CINCINNATI, OH (FOX19) - Cincinnati-based retail giant Macy’s is in hot water with shoppers, including a Queen City councilman, over a holiday ad depicting families that many are calling racist.
Tuesday morning city councilman Jeff Pastor tweeted at the store questioning their ad that shows the same white couple twice with white children, a mixed-race LGBT couple with mixed-race children, and what appears to be an image depicting a single black mother and three black children. The picture went viral on Twitter with people citing racism for showing the only single-mother family portrayed as a black family.
“Hey Macy’s what’s wrong with this picture?" Pastor asked in the tweet.
We talked with Pastor today who shared this quote with us: “The only single parent was the black mother. We have multiple, loving, interracial, different parents, beautiful families. But the only picture you have is a single, black mother.”
Pastor is not the only one who took offense with the ad and voiced his displeasure. Hundreds of potential shoppers took to Twitter to tweet their grievances to the company. They took issue with the ad for showing the only black family as having a single mother with no father present.
Macy’s began responding to Twitter users Sunday morning.
The first person the retail giant appears to have responded to is a Twitter user named Ira who called out the company for not including a black father in the image. Macy’s responded by Sunday afternoon offering an explanation that said in part the images were “intended to celebrate families and togetherness, never to offend.”
Councilman Pastor told us he accepts that apology but added that picture shouldn’t have happened in the first place.
“It’s not like they did it with ill intent. But it’s somebody within diversity and inclusion missed that picture.” said Pastor.
The company also said in their original statement via Twitter “it’s important for us to know when we’ve missed the mark.”
After the initial tweet and response, complaints began flooding Macy’s Twitter account. Macy’s immediately began responding to angry customers quickly with the same copied-and-pasted statement.
By Monday evening, the company began offering a longer statement via a three-part Twitter response to the hundreds of angry people still flooding their mentions.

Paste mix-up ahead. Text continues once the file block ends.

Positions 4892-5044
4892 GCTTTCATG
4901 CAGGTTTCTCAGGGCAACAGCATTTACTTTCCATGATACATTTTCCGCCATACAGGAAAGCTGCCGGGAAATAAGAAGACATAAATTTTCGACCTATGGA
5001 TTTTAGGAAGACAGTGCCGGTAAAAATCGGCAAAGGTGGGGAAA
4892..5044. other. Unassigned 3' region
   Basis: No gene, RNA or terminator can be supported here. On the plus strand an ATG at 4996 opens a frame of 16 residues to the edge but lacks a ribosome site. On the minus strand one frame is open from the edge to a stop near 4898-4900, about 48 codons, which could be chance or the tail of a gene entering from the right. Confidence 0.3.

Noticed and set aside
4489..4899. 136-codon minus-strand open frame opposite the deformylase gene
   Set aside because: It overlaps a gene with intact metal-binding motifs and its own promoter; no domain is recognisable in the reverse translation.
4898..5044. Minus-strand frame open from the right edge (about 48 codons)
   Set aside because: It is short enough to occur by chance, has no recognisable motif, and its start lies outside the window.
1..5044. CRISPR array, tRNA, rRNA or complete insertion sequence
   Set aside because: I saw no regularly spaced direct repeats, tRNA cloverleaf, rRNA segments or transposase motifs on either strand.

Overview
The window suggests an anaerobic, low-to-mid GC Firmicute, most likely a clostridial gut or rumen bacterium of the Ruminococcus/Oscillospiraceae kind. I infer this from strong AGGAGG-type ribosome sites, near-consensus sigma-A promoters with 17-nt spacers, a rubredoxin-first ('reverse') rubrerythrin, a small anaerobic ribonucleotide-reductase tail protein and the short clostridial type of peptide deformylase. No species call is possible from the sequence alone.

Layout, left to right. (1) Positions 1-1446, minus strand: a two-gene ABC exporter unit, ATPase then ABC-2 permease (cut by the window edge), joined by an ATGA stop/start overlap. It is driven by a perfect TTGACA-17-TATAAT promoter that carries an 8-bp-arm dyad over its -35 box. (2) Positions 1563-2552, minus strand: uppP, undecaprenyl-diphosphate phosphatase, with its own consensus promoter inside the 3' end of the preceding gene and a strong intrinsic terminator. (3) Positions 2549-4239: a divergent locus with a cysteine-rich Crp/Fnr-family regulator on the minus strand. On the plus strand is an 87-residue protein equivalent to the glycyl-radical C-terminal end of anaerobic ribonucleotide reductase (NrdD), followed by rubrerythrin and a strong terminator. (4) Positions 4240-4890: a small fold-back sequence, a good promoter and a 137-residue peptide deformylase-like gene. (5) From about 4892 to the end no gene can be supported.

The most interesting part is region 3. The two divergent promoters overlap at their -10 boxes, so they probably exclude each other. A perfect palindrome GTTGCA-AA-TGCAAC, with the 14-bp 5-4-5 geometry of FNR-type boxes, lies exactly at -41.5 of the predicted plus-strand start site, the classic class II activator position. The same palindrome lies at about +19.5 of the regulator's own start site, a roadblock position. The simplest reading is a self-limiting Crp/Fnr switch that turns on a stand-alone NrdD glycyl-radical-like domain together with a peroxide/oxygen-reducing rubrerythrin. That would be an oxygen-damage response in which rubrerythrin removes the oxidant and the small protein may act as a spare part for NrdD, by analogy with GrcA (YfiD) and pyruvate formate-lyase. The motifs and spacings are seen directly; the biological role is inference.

The new and longer response thanked users for offering feedback on their ‘holiday pajama product images’ and apologized for an unintended offense.
Part two of their new response told customers the images were ‘product images’ that were cut and pasted together and not run in an advertisement from Macy’s.
The final part of Macy’s new statement informed Twitter users that they know they are at ‘our best when what we do fully reflects the rich diversity of our colleagues, costumers and communities.’
Macy’s also said they’ve shared the comments with their team and are making changes so customers see ‘balanced images when shopping online.’
The company did not respond to Jeff Pastor but their GVP of Corporate Communications did respond to FOX19 NOW when asked to comment on the controversy.
Radina Russell, GVP of Corporate Communications with Macy’s Inc., echoed the statement on Twitter by reiterating that the images were not an ad, but a collection of images cut and pasted together from their website.
Below is a statement from Russell:
"We appreciate everyone who reached out to share feedback about our holiday pajama product images on Macys.com – we want our customers to tell us when we don’t get it right.
We apologize. It was certainly not our intent to offend anyone.
Macys.com features a rotating selection of family pj product images that were intended to celebrate families and togetherness. The collection of images people may have seen on social media were actually individual product images that were cut and pasted together rather than an advertisement from Macy’s. That said, based on a customer’s journey through our site, they may not have seen the full suite of images spread across different pages on Macys.com.
We listened. And we updated Macys.com so that our customers now see more balanced pj images when shopping online with us. We also plan to have a thorough internal discussion on how to be more thoughtful in the future. Thank you again to everyone who reached out."
As of Tuesday afternoon, Macy’s had stopped responding on Twitter to users complaining about the images.